I have a fear that when I die, I am going to hear my father’s voice telling me that I was a very talented person that failed to achieve my full potential. He’s not wrong. The question is will I be aware of the fact I am dead? I am not entirely convinced of that. One of my fears is that my death will be due to some questionable lifestyle choices or an incident starting with me saying “Guys, watch this” or “I know what I’m doing”. I don’t drink, smoke or do any recreational pharmaceuticals. I do seem to have an unhealthy attraction to the unholy trinity of salt, sugar and fat. And I don’t exercise as I should. The sun is not my friend.
My hope is that I outlive my wife. I swore that I never wanted to cause my wife pain. It would be unfair to leave her behind to clean up all my messes. And she really hates cleaning the litter boxes.
Death doesn’t seem imminent. I just had my annual physical and I am in good heath with all the paper cuts we accumulate as we age. No expectation of death on the horizon.
Why so morose? I was a bit under the weather today and with no family or work pressures to get up and suffer though the day, I stayed in and let the mind freewheel. Not always a good thing but almost always interesting. One of the things blogging has pointed out to me is the loss of cultural references with each passing generation. Krenov, Nakashima and Esherick have all passed in my lifetime. And I hear Roubo and Moxon aren’t doing so well. We have their works and their writings but it’s not the same as having them. And the collective memory of them will be further diminished with the passing of my generation.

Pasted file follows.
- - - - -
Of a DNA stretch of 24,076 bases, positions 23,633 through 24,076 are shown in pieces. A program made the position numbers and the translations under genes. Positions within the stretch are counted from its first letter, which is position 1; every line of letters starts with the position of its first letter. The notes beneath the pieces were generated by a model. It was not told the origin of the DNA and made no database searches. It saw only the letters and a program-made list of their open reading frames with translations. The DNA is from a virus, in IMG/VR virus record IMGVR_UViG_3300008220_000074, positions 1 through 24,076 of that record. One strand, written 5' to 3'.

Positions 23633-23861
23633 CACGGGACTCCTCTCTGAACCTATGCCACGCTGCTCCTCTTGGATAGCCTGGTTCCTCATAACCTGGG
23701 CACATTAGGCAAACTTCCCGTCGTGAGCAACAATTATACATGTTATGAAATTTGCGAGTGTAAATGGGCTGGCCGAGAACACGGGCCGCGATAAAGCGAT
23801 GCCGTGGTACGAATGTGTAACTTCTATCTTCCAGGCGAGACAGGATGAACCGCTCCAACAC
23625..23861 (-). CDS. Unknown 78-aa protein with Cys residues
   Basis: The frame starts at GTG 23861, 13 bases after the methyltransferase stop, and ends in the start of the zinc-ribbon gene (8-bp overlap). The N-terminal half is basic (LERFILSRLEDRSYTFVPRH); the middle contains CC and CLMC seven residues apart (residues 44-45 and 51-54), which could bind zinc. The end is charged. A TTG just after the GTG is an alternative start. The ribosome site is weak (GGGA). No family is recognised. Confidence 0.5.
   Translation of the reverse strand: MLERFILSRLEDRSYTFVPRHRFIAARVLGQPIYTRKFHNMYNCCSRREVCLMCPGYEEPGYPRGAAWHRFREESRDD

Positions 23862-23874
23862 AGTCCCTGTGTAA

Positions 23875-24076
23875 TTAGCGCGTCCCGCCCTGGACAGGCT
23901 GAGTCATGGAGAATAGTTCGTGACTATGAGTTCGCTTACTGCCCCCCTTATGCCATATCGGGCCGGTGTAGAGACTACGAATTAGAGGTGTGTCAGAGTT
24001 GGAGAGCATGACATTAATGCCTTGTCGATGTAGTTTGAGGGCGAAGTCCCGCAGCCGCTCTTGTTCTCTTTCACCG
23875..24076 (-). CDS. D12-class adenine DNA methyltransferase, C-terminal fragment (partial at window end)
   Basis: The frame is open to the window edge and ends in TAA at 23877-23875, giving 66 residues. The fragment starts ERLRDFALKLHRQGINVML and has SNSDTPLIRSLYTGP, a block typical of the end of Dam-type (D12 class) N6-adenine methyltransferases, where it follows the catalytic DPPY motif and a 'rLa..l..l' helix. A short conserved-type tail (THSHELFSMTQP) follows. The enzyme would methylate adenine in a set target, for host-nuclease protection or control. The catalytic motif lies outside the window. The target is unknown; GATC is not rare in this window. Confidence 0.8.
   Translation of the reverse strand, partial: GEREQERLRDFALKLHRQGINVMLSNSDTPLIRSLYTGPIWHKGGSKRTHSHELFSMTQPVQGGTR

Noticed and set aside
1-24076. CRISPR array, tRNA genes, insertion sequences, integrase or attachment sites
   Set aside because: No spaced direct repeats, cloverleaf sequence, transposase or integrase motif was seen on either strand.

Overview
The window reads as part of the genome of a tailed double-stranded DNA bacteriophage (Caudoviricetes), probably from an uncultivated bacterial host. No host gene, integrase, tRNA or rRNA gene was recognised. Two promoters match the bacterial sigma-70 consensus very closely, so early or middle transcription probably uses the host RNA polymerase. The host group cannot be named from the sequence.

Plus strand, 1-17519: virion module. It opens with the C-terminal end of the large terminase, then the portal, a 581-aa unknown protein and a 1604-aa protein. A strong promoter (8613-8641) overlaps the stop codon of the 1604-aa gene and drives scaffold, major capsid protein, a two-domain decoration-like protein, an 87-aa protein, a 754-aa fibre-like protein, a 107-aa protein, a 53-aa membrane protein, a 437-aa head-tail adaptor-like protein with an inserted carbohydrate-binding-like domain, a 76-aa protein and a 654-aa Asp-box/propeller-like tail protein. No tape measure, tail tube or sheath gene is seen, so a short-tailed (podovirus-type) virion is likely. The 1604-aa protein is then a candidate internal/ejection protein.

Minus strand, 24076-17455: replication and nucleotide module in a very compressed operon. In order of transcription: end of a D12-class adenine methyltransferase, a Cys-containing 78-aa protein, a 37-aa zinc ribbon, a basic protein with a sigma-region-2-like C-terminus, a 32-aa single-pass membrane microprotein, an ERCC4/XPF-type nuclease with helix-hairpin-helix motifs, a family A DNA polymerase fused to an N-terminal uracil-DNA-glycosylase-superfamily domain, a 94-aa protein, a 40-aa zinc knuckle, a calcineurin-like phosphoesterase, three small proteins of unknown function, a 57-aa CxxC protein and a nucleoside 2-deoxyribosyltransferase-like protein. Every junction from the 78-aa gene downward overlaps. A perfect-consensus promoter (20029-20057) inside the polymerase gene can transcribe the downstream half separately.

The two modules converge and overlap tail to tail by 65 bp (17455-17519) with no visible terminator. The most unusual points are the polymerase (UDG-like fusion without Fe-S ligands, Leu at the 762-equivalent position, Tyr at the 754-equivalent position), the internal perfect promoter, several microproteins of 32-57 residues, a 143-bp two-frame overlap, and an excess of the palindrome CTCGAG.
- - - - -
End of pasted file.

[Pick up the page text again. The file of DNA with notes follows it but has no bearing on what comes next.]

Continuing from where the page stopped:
Knowledge of Red Skelton, Charlie Chaplin and Mark Twain will continue but the relevance will be diminished. It’s not unique to my generation. I believe that all generations must have the functional equivalence of TMZ and E! TV to distract them, sad as it is. What gets lost is the less famous and notorious. People who were not quite famous enough to be award winners or gain the fame they deserve.
That is the reason that I am thankful to Roy Underhill for his chronicle of Calvin Cobb: Radio Woodworker. It is good to document his incredible life story before he is forgotten. Another debt we owe to Mr. Roy.
This is one person I liked while was alive and died too young. Even if he lived longer, I am not convinced he would have become famous. He was just a nice man with a certain level of talent that exceeds mine. If many of you follow this link, I know not all will be blown away. Some will find him syrupy. I like him and believe he was sincere. If you know him to be a horrible person that beat his parrot, keep it to yourself.
And HERE is the link.
Here is a cute cat picture to lighten the mood.
Today’s contractually obligated furniture content is from The Art Institute of Chicago. We passed through Chicago two years ago when we were delivering my wife to the Culinary Institute of America near Napa, CA.
They had more furniture than I expected. This was a good thing. They had some older decorative arts like this carved chest:
to this more almost contemporary Arts & Crafts clock:
Click HERE for the Chicago set.
I’ll be better tomorrow.